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Psalm 19: The Revelation of God in Scripture

This beautiful Psalm teaches us that God speaks to His creation.  The first part of the Psalm verses 1-6 shows us how God speaks through nature, that which is called general revelation.  The Psalm declares that God speaks to all His creation by revealing His power and greatness through nature.  Wherever a person may be in God’s world the heavens speak declaring the glory of God. That means that every person is without excuse regarding faith in God (Rom. 1:18-32).  The second half of this Psalm speaks to mankind through His Word, the Bible.  God’s Word begins precisely where nature leaves off. 

The Bible begins immediately answering the questions raised by nature:  Who made all of this?  How did it come to pass?  (Gen. 1 – 3).  God continues to reveal more and more of Himself throughout the pages of the Scriptures until He fully reveals Himself through His Son, Jesus Christ.

“And the Word was made flesh, and dwelt among us, (and we beheld his glory, the glory as of the only begotten of the Father) full of grace and truth” (Jn. 1:14).

“Jesus saith unto him, Have I been so long time with you, and yet hast thou not known me, Philip? he that hath seen me hath seen the Father; and how sayest thou then, Show us the Father?” (Jn. 14:9).

“Who is the image of the invisible God, the firstborn of every creature: For by him were all things created, that are in heaven, and that are in earth, visible and invisible, whether they be thrones, or dominions, or principalities, or powers: all things were created by him, and for him: And he is before all things, and by him all things consist. And he is the head of the body, the church: who is the beginning, the firstborn from the dead; that in all things he might have the preeminence. For it pleased the Father that in him should all fulness dwell” (Col. 1:15-19).

In this passage, David sings the praises of God’s wonderful Word and said that the law of God does six things for God’s people.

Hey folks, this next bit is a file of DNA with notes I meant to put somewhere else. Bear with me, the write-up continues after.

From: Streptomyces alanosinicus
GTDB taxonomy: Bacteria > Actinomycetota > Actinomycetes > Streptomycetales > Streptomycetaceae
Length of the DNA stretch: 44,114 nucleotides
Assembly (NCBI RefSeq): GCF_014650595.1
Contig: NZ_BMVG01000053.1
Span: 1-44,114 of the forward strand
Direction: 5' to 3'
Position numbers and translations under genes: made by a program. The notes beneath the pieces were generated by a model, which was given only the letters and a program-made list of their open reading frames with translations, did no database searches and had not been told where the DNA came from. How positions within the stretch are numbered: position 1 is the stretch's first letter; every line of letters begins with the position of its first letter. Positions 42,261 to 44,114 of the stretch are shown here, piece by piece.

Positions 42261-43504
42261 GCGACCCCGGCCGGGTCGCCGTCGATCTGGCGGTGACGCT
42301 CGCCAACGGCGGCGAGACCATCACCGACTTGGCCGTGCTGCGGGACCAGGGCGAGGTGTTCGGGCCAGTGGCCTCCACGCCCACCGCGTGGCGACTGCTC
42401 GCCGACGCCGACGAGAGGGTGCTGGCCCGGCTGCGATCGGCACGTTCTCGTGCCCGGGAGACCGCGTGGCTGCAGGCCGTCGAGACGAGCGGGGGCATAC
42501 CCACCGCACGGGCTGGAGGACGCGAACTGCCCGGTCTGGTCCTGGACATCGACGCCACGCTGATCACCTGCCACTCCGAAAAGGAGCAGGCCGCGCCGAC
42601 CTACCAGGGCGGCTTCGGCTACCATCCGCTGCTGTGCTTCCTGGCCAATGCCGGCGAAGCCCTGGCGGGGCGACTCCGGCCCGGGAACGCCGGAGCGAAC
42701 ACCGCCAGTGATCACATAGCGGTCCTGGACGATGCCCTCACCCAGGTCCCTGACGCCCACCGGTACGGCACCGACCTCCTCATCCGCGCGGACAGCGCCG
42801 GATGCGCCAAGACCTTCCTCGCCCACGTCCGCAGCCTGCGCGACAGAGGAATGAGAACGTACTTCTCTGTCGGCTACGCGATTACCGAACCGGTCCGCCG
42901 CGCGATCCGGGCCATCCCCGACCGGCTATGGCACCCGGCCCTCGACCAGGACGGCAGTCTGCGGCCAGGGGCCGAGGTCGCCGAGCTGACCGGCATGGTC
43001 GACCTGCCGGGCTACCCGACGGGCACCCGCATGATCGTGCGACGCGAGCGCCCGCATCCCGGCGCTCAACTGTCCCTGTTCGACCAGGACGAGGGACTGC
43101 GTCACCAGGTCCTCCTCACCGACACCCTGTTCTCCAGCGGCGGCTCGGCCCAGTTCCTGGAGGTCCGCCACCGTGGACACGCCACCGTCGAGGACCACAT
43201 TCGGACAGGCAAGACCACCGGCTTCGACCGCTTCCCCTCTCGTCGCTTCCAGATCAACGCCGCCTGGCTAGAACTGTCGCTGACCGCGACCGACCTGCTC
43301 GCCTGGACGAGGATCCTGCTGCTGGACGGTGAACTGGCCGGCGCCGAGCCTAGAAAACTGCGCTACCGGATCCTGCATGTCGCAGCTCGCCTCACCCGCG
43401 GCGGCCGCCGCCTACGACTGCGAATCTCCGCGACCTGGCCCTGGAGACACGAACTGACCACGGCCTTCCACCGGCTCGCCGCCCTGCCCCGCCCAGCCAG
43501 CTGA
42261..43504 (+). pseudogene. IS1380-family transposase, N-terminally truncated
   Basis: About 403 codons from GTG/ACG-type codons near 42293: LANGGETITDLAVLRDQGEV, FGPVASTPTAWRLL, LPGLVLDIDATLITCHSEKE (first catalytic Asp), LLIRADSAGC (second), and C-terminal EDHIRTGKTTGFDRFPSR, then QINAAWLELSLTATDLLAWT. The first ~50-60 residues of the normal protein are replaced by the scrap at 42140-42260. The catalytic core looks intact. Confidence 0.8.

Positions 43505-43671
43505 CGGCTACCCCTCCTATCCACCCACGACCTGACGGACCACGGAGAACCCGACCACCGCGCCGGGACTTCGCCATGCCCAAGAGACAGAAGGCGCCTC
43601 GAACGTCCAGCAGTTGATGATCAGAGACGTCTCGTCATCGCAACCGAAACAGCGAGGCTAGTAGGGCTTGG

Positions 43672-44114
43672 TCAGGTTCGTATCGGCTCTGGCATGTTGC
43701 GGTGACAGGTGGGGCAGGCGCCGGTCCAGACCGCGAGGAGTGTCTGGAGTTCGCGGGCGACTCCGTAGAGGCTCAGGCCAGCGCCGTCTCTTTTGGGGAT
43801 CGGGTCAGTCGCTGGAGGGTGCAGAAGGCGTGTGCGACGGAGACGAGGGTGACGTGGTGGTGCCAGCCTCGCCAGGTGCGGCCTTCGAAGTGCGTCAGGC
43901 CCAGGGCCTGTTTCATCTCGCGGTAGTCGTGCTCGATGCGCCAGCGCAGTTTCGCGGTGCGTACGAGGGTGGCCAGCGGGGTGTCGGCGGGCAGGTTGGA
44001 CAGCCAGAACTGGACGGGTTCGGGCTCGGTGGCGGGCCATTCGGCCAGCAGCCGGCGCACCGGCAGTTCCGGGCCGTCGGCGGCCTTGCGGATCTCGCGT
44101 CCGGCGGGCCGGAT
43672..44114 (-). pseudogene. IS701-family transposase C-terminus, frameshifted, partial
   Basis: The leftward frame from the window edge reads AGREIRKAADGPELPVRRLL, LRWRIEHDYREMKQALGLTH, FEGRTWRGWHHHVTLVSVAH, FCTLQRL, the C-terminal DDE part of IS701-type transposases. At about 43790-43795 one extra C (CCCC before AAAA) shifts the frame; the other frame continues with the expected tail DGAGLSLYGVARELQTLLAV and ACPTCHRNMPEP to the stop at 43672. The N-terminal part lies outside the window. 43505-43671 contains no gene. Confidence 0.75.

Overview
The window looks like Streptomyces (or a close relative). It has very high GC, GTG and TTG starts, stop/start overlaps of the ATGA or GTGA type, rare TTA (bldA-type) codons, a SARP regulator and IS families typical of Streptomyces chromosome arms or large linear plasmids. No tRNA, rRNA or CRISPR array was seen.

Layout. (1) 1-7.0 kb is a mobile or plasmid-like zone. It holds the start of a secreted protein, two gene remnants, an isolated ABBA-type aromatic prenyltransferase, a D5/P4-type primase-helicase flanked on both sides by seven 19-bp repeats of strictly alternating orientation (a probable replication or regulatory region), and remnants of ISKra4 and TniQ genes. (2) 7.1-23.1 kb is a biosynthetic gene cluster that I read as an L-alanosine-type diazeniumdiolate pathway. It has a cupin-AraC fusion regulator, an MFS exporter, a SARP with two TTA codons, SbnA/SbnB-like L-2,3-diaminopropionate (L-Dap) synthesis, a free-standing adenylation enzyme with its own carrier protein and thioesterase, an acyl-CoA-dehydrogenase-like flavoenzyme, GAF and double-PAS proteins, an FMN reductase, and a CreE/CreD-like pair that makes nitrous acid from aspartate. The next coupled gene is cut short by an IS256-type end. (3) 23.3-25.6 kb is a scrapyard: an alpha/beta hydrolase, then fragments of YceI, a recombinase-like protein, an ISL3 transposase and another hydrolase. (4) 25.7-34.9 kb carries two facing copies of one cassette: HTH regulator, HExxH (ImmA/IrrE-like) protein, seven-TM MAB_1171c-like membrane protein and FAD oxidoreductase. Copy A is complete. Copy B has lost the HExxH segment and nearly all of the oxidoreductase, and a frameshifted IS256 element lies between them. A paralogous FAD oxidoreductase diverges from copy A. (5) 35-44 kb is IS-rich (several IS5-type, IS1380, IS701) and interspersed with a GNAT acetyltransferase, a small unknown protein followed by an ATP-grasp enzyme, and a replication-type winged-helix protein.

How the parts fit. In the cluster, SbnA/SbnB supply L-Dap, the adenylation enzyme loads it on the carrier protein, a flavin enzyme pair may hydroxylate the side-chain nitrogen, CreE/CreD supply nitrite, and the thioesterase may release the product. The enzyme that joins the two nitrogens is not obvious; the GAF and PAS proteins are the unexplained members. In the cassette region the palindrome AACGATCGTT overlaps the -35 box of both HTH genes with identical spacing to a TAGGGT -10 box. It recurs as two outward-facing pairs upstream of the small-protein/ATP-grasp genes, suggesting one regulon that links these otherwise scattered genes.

The law of the LORD is perfect, converting the soul.

The testimony of the LORD is sure, making wise the simple.

The statutes of the LORD are right, rejoicing the heart.

The commandment of the LORD is pure, enlightening the eyes.

The fear of the LORD is clean, enduring forever.

The judgments of the LORD are true and righteous altogether.

The New Testament confirms David's teaching. Paul says in 2 Timothy 3:16, 17: “All Scripture is inspired by God and is profitable for teaching, for rebuking, for correcting, for training in righteousness,  so that the man of God may be complete, equipped for every good work.”  There is nothing that can benefit us like the Word of God.  David explains the value of the Word to us in verses 10 and 11: “More to be desired are they than gold, Yea, than much fine gold; Sweeter also than honey and the honeycomb. Moreover, by them Your servant is warned, and in keeping them there is great reward.”

David said there is great reward in the Scriptures.  So, what makes meditating on the Scriptures so much better than much fine gold?  If we try and combine each statement David made about the Scriptures, I believe we find three major benefits and by adding one from Psalm 119 we have four.

The Benefit of life:

David said in verse 7: The law of the Lord is perfect, converting {reviving, that is, bringing new life} to the soul. Its restorative quality gives healing to the whole person by assuring forgiveness and cleansing and by giving life to the godly. Jesus said, "Man shall not live by bread alone but by every word that proceeds from the mouth of God" (Matt.4:4).  You cannot maintain dynamic, powerful, vibrant life in God if you neglect the Word of God, because "The law of the Lord is perfect, reviving the soul."

The Benefit of Wisdom:

We see this in the second half of verse 7: "The testimony of the Lord is sure, making wise the simple"; and the second half of verse 8: "The commandment of the Lord is pure, enlightening the eyes."  Scripture is our greatest protection. It is like a shield before us, guarding our way and warning of danger.

The Benefit of Joy:

Verse 8: "The precepts of the Lord are right, rejoicing the heart."  In God's precepts one finds cause for joy and reason for rejoicing. This is God's remedy for broken hearts. If your heart is filled with sorrow and could use an injection of joy, memorize, and meditate and mull over God's precepts. Even when our eyes are streaming tears we can rejoice in the Lord (Rejoice in the Lord always. Again, I will say, rejoice! Phi. 4:4). 

The Benefit of Peace:

The same writer said in Psalm 119:165: “Those who love Your law have great peace, and nothing causes them to stumble.”  Perhaps the most desired possession in the world is peace, but it can only be found in the Lord.  David wrote, “In peace I will both lie down and sleep, for You alone, O LORD, make me to dwell in safety” (Psalm 4:8).  Isaiah also wrote, “The steadfast of mind You will keep in perfect peace, because He trusts in You” (Isaiah 26:3).

I pray that we will reverence God’s holy Word by reading, meditating, and obeying it so we may enjoy its wonderful benefits.